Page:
Servicing, repairing, adjusting, and testing machines, devices, moving parts, and equipment that operate primarily on the basis of mechanical (not electronic) principles.
Enterprising occupations frequently involve starting up and carrying out projects. These occupations can involve leading people and making many decisions. Sometimes they require risk taking and often deal with business.
Conventional occupations frequently involve following set procedures and routines. These occupations can include working with data and details more than with ideas. Usually there is a clear line of authority to follow.
Realistic occupations frequently involve work activities that include practical, hands-on problems and solutions. They often deal with plants, animals, and real-world materials like wood, tools, and machinery. Many of the occupations require working outside, and do not involve a lot of paperwork or working closely with others.
Social occupations frequently involve working with, communicating with, and teaching people. These occupations often involve helping or providing service to others.
Investigative occupations frequently involve working with ideas, and require an extensive amount of thinking. These occupations can involve searching for facts and figuring out problems mentally.
Artistic occupations frequently involve working with forms, designs and patterns. They often require self-expression and the work can be done without following a clear set of rules.
Job requires being honest and ethical.
Job requires being reliable, responsible, and dependable, and fulfilling obligations.
Attention to Detail
Job requires being careful about detail and thorough in completing work tasks.
Job requires maintaining composure, keeping emotions in check, controlling anger, and avoiding aggressive behavior, even in very difficult situations.
Job requires developing one's own ways of doing things, guiding oneself with little or no supervision, and depending on oneself to get things done.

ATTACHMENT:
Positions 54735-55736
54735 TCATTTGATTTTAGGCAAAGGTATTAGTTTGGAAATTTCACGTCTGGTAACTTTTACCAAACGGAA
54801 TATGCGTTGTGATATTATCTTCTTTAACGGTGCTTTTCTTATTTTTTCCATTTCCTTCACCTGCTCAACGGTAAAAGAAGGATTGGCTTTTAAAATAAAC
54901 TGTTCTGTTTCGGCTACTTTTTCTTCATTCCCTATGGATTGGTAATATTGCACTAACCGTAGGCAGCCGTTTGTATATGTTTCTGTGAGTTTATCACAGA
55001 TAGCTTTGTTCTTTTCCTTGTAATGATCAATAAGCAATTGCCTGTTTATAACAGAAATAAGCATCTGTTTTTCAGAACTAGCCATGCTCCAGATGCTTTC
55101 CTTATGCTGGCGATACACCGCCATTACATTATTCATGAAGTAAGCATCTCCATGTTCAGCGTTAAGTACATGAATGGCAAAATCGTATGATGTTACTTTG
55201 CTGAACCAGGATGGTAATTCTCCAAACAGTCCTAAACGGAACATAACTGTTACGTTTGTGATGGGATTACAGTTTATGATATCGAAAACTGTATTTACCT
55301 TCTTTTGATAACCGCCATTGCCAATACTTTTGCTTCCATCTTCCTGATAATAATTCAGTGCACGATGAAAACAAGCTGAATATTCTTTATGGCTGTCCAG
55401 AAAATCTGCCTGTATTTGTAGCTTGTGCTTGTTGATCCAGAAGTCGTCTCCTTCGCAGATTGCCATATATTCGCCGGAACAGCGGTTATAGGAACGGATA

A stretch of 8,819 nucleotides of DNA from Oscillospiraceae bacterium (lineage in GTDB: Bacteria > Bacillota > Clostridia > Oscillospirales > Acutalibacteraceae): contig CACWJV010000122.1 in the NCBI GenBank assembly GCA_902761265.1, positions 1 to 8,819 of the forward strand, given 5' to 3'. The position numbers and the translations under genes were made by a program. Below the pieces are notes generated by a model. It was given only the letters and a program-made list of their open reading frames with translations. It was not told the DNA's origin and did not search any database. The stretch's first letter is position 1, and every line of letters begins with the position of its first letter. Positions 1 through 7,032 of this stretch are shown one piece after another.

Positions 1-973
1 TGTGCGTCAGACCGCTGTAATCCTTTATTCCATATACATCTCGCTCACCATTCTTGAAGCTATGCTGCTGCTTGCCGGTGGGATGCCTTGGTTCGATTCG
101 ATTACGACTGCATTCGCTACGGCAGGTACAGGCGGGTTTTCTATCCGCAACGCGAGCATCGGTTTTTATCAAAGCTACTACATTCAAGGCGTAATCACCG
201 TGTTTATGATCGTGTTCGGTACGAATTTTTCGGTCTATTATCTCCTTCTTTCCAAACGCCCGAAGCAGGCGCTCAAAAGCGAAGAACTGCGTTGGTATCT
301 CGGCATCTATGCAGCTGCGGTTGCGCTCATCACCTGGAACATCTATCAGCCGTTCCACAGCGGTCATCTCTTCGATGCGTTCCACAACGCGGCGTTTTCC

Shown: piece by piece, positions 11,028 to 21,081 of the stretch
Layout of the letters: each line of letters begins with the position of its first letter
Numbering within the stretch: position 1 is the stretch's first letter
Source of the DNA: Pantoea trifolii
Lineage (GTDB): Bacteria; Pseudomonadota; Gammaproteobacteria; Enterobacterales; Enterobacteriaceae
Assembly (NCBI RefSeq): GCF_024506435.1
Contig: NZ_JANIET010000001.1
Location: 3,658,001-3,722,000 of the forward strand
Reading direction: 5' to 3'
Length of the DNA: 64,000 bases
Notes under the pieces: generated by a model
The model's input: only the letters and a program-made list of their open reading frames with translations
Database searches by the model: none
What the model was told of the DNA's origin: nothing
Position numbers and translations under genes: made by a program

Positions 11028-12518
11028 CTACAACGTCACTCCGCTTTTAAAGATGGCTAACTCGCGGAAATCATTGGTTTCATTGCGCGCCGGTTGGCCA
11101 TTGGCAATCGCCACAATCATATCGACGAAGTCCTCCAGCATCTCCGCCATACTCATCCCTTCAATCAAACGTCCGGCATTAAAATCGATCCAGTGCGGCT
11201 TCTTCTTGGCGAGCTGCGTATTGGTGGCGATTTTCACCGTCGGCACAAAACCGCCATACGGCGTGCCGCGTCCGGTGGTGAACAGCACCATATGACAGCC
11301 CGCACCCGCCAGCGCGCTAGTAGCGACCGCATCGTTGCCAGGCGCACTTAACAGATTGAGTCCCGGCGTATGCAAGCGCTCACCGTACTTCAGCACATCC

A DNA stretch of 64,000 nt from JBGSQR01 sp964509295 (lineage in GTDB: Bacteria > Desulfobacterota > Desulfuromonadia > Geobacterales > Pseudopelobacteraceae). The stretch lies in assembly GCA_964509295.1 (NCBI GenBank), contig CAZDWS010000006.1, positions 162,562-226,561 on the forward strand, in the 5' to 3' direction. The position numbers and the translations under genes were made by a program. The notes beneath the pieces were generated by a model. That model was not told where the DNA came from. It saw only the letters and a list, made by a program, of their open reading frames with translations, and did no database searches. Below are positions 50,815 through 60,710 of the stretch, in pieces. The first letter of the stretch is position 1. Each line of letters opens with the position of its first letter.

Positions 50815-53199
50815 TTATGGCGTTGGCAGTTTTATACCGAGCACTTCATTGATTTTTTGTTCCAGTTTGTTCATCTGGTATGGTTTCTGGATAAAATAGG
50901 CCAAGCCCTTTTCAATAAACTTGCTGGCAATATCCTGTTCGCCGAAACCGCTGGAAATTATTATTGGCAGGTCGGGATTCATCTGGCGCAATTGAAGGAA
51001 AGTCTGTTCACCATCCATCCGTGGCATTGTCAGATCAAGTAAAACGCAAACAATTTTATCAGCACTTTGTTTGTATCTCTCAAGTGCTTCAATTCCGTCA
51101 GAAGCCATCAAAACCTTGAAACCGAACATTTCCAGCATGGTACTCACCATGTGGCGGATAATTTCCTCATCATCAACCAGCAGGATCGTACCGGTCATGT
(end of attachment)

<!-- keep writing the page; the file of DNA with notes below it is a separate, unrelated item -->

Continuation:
Job requires analyzing information and using logic to address work-related issues and problems.
Job requires persistence in the face of obstacles.
Job requires creativity and alternative thinking to develop new ideas for and answers to work-related problems.
Job requires establishing and maintaining personally challenging achievement goals and exerting effort toward mastering tasks.
Job requires a willingness to take on responsibilities and challenges.
Occupations that satisfy this work value are results oriented and allow employees to use their strongest abilities, giving them a feeling of accomplishment. Corresponding needs are Ability Utilization and Achievement.
Occupations that satisfy this work value allow employees to work on their own and make decisions. Corresponding needs are Creativity, Responsibility and Autonomy.
Occupations that satisfy this work value offer advancement, potential for leadership, and are often considered prestigious. Corresponding needs are Advancement, Authority, Recognition and Social Status.
Occupations that satisfy this work value offer job security and good working conditions. Corresponding needs are Activity, Compensation, Independence, Security, Variety and Working Conditions.
Occupations that satisfy this work value allow employees to provide service to others and work with co-workers in a friendly non-competitive environment. Corresponding needs are Co-workers, Moral Values and Social Service.
Occupations that satisfy this work value offer supportive management that stands behind employees. Corresponding needs are Company Policies, Supervision: Human Relations and Supervision: Technical.